Seminole


Sem·i·nole

noun \ˈse-mə-ˌnōl\
plural Seminoles or Seminole

Definition of SEMINOLE

:  a member of any of the groups of American Indians that emigrated to Florida from Georgia and Alabama in the 18th and 19th centuries and that are now located in southern Florida and Oklahoma

Origin of SEMINOLE

Creek simanó·li untamed, wild, alteration of simaló·ni, from American Spanish cimarrón wild
First Known Use: 1771

Seminole

noun    (Concise Encyclopedia)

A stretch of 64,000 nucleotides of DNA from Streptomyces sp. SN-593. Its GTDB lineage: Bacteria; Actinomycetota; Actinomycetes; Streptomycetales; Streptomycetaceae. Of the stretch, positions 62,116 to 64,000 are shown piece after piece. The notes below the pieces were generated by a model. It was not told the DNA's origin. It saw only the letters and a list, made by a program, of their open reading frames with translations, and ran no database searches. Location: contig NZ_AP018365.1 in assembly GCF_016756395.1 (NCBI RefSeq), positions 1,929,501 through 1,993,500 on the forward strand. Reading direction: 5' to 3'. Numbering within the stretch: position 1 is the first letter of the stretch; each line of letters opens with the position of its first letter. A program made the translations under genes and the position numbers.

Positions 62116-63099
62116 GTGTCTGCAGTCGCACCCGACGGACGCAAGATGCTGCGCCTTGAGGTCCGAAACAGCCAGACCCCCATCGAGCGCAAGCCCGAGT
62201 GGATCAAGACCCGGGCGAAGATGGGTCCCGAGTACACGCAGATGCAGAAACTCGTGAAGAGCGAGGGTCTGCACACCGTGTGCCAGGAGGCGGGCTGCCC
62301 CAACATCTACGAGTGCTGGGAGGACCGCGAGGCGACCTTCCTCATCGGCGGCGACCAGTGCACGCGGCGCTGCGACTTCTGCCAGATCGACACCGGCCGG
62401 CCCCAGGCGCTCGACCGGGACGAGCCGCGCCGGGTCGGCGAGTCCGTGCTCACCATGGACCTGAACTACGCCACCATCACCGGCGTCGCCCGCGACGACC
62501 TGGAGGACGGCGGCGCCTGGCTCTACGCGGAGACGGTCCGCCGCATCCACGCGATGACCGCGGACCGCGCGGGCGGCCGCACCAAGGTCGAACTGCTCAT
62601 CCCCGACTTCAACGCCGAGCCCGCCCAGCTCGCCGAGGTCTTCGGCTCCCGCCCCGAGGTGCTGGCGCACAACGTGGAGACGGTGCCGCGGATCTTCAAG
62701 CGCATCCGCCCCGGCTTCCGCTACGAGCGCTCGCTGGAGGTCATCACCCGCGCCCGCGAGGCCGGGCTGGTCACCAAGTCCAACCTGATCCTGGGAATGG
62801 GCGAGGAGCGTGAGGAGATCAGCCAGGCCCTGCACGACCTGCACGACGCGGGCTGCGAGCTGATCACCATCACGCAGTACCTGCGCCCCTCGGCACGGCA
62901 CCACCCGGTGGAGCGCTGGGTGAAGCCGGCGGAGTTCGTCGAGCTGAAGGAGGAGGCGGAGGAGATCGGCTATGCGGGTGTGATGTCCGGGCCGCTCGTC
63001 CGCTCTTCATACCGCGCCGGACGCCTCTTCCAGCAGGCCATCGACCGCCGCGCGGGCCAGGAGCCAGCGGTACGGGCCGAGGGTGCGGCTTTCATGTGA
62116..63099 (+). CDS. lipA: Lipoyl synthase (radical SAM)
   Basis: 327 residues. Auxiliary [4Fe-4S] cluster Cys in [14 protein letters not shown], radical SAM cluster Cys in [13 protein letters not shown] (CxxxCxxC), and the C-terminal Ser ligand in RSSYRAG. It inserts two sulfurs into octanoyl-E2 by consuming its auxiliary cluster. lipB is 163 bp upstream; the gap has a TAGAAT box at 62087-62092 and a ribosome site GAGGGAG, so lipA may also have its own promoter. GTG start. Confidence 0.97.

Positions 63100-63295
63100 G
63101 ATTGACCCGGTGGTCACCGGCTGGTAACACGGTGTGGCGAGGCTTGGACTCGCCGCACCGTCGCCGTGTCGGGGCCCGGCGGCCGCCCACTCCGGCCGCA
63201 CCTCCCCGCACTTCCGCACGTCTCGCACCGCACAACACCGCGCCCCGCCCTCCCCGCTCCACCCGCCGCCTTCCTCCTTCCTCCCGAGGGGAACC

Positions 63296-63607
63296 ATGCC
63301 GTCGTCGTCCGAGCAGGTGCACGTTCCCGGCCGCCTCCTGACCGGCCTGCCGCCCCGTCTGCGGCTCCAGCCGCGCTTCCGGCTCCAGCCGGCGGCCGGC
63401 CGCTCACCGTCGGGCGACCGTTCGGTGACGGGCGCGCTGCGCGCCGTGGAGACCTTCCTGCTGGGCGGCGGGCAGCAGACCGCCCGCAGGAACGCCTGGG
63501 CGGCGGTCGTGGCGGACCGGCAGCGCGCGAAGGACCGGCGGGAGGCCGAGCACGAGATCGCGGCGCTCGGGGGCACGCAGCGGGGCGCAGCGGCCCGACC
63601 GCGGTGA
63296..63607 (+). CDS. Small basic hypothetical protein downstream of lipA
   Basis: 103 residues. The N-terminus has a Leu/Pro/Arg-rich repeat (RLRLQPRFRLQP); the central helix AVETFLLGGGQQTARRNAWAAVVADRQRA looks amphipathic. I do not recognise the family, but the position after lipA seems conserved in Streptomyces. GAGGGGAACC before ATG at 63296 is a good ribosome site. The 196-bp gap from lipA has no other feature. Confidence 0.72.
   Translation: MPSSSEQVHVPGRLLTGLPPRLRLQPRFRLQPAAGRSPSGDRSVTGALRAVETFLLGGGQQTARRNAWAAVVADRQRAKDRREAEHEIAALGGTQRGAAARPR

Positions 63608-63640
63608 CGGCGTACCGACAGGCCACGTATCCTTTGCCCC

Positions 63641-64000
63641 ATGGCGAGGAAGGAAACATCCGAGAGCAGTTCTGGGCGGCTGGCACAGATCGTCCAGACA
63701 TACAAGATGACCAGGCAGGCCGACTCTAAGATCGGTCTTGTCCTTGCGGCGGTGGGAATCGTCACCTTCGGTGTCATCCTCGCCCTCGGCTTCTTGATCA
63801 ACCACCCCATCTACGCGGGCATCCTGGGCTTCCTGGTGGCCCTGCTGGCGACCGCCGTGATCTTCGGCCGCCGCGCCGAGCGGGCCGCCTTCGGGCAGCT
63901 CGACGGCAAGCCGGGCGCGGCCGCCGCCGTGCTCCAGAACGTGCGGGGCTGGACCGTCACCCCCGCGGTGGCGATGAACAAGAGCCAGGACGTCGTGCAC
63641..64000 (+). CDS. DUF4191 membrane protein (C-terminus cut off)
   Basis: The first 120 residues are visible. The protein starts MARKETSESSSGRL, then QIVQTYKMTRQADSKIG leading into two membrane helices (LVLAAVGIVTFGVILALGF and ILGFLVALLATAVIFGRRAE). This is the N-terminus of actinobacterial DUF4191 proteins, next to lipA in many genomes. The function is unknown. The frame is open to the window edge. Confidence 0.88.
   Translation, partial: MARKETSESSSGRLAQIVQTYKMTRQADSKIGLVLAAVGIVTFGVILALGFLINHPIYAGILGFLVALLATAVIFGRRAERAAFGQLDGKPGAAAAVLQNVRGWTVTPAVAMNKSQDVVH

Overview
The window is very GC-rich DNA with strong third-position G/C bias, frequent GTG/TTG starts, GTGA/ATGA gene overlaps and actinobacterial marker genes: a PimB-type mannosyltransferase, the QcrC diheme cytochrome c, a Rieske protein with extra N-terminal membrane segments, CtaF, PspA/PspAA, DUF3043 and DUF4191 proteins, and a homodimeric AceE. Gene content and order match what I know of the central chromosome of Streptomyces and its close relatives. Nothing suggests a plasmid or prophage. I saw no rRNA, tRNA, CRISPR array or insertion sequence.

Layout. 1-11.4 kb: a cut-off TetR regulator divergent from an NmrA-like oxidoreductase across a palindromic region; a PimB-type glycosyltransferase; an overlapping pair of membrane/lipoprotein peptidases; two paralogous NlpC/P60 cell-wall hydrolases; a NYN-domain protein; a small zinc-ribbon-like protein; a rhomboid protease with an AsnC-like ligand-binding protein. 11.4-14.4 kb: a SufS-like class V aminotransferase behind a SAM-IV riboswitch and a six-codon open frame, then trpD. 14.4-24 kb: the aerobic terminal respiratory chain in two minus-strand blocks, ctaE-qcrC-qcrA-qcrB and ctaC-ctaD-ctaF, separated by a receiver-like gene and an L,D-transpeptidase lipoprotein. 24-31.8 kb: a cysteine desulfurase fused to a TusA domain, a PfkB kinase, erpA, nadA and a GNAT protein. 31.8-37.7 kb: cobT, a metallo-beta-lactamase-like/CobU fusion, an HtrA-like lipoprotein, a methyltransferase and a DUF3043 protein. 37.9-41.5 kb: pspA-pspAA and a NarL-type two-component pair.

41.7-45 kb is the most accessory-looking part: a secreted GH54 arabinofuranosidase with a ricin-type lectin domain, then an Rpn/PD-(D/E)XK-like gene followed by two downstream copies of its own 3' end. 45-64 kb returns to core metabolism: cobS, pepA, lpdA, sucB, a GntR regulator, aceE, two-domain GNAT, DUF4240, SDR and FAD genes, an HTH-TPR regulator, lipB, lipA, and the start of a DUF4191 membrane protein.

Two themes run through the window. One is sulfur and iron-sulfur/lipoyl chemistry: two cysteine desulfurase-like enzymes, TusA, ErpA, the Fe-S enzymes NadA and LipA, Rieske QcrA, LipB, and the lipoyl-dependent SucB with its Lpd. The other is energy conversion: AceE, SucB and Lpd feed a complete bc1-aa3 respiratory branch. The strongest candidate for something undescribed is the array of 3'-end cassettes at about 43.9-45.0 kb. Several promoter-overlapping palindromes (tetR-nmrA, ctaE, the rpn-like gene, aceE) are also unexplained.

North American Indian people living mainly in Florida and Oklahoma, U.S. Their language belongs to the Muskogean language stock. The Seminoles split off from the Creek in the later 18th century and settled in northern Florida, where they were joined by Native American, African, and African American individuals who had escaped slavery in the regions to the north. Their name derives from the Creek word simanó-li, meaning “separatist,” or “runaway.” The Seminoles traditionally lived more by hunting and fishing than by agriculture, constructed shelters of thatched roofs supported by poles, and wore tailored hide clothing decorated with brightly coloured stripes. In an effort to stem colonial encroachment, they fought a succession of wars (see Seminole Wars). Seminole descendants numbered about 27,000 in the early 21st century.

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